I wonder, these days, if the American president is an android.
It is a question that has intrigued me since I read, a few weeks back, Philip K. Dick’s classic sci-fi novel “Do Androids Dream of Electric Sheep?” The book, published in 1968 and later adapted into the movie “Blade Runner,” is set in what was then the distant future, in the year 2021. It’s an apocalyptic, post-nuclear war planet, in which most non-human life has died off, most of the few humans remaining have emigrated to Mars, and the ones who have stayed – living off of synthetic foods and satisfying their craving for nature by nurturing electronic, faux-animal pets – are waging a constant war for survival. Their enemies are not only the radioactive dust clouds that poison their environments and ultimately their bodies and minds, but also human-looking, and human-imitating androids, conscious slave-robots-gone-rogue who are competing with humans for dominance over the scarified planet.
The latest generation of these organic robots look and act so human that only highly trained bounty hunters can tell the difference. In the end, it comes down to empathy: No matter how well-designed, well-programmed, and adaptive the androids are, ultimately they always fail complex empathy tests, their intellectual responses to certain questions designed to trigger empathy correct, but their physiological responses faulty.
In other words, they are fakers: They are smart enough to say the right things when asked about situations involving pain and suffering for other people or animals, but their bodies betray them. Their eyes don’t dilate in quite the right ways, their blood pressure and heart rate doesn’t shift as would a genuine human’s when asked to envision hurtful scenarios.
In the author’s world, empathy remains the defining characteristic of what it is to be human. Replicas – while they might be physically stronger, intellectually superior, better problem-solvers – in the end don’t have the same moral caliber as homo sapiens.
By these measures, there is a strong case to make that Donald J. Trump is a replica, a dangerous android unleashed on a wounded planet.
Here’s my reasoning:
The number of people damaged by his actions or his words is vast, and growing vaster. Taking 800,000 Dreamers and their families hostage isn’t politics-as-normal; it’s a sort of Marquis de Sade exercise in sadism. Arbitrarily withdrawing Temporary Protected Status for hundreds of thousands of Salvadorans, who have been in the country two decades, and suddenly declaring them illegal – and, by extension, making it likely that they will end up being separated from their hundreds of thousands of U.S.-citizen children – is a similar act of capricious cruelty.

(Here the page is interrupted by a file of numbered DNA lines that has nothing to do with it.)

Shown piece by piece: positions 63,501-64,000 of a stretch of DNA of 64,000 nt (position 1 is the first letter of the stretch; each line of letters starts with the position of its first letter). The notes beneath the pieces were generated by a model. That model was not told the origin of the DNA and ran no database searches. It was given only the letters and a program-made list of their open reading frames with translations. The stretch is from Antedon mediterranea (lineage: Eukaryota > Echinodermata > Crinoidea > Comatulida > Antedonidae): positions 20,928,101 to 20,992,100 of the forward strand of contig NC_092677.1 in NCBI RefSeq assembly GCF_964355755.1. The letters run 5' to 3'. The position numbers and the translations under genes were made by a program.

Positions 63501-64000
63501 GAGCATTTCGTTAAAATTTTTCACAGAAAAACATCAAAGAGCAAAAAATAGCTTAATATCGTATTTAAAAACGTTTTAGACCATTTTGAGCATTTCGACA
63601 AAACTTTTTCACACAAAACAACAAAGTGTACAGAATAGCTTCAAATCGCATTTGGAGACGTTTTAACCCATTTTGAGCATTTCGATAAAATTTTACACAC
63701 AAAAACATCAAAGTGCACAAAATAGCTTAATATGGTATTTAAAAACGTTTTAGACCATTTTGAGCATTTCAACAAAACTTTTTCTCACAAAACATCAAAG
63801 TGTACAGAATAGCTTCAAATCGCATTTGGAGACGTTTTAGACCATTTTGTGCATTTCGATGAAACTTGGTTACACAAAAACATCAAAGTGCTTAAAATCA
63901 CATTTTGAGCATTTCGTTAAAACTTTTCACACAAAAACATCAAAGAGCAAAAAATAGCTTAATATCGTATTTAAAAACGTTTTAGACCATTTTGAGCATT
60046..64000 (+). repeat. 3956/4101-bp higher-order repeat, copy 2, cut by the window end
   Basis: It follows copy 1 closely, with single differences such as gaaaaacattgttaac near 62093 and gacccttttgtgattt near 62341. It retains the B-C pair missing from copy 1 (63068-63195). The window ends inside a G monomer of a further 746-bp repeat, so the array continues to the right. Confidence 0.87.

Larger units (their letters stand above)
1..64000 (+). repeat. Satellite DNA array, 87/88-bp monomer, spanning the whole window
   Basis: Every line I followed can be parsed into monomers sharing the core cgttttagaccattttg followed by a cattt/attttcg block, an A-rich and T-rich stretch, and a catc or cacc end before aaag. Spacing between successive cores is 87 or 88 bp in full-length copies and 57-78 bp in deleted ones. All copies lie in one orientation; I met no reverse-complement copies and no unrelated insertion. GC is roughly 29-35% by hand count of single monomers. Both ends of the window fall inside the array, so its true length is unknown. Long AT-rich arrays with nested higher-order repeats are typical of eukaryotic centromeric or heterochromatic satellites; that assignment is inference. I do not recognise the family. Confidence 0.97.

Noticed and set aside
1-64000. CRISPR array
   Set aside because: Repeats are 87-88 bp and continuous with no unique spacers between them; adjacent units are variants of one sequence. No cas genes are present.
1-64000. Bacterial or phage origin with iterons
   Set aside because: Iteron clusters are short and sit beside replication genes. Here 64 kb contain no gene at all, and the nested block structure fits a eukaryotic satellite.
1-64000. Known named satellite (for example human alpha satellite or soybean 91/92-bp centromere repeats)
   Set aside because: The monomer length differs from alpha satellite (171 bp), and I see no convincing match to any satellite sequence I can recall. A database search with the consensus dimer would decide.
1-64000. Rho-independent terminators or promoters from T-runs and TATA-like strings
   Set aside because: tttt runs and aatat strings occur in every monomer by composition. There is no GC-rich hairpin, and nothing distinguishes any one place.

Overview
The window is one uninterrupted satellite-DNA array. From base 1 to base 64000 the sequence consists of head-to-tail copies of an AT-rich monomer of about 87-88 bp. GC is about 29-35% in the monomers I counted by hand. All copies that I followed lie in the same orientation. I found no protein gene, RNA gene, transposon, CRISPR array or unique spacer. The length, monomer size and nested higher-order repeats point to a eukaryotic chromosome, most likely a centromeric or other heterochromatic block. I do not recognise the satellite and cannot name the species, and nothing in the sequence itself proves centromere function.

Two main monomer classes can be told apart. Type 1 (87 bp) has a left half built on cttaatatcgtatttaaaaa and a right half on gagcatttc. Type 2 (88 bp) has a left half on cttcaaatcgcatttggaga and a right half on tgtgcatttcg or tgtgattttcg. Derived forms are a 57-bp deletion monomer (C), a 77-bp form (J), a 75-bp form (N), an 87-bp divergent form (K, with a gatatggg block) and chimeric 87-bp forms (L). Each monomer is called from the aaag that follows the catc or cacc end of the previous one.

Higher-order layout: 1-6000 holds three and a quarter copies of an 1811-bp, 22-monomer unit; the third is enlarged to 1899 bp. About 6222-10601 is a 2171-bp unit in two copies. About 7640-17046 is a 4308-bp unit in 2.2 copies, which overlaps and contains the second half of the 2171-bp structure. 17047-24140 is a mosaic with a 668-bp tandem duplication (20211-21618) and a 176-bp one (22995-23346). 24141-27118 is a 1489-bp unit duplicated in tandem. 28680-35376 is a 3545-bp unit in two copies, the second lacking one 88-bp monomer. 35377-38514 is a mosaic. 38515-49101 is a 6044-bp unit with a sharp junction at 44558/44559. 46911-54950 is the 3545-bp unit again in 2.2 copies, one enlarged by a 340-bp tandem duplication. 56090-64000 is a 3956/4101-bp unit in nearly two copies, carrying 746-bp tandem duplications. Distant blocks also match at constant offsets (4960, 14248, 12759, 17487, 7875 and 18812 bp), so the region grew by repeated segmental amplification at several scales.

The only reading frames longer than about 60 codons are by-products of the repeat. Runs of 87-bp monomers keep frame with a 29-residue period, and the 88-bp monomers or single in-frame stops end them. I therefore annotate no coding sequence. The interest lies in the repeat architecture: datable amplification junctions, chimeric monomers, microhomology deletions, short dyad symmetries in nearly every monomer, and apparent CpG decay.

Calling the countries of Africa, the Caribbean and Central America “shitholes” isn’t simply a diplomatic slip-up; it’s a stunning and deliberate slap in the face to the hundreds of millions of residents of those regions. Urging the police to beat up suspects isn’t just tough talk; it’s an active encouragement to use the force of law enforcement for harm rather than good.
Glorying in the ability to inflict torture on terrorism suspects is, similarly, a grievous abdication of moral responsibility. Playing nuclear chicken – my nuclear button is bigger and more powerful than yours, and mine works – with North Korea isn’t just crass, it’s also playing Russian roulette with the future of the entire globe. Sabotaging global climate change agreements isn’t merely short-sighted, it’s actively contemptuous of the environment upon which the great web of life on earth depends.
All of this would make Trump simply a cruel, nasty, maybe even pathological man. What makes him an android is that, on occasion, he can pivot just enough to say the right things.
Take the absurd spectacle of last week’s State of the Union speech. There Trump was, talking about bringing everyone together, celebrating a “New American Moment,” urging the two political parties to get over their mutual loathing and vote on vast infrastructure investments. Some of the passages, carefully read off of the teleprompter, sounded, dare I say it, quite reasonable.
But that’s just it: In Philip K. Dick’s world, androids can, when the occasion demands it, sound quite normal, quite human. The problem is, their words are just words. They don’t have the moral core to genuinely feel the emotions they are trying to publicly present. And, ultimately, their actions reflect that lack of moral restraint. Because they don’t actually care about other people, and how their actions impact them, when push comes to shove they are entirely opportunistic.
That’s Trump to a tee. He – or it, as the androids are labeled in Dick’s masterpiece – simply isn’t programmed to feel others’ pain, to see the world through others’ eyes. The replicas, wrote Dick, “possessed no ability to feel empathic joy for another life form’s success or grief at its defeat.” Such a creation was, he wrote, “a solitary predator.”
In a much newer book, “Fire and Fury,” Michael Wolff describes Trump retiring to his White House bedroom to eat fast food in bed and then phone his friends to complain about his day’s press coverage. When he finally puts the phone down and drifts to sleep, does the decrepit old android dream of electric sheep?
Sasha Abramsky is a Sacramento writer who teaches at UC Davis. His latest book is “Jumping at Shadows: The Triumph of Fear and the End of the American Dream.” He can be reached at firstname.lastname@example.org.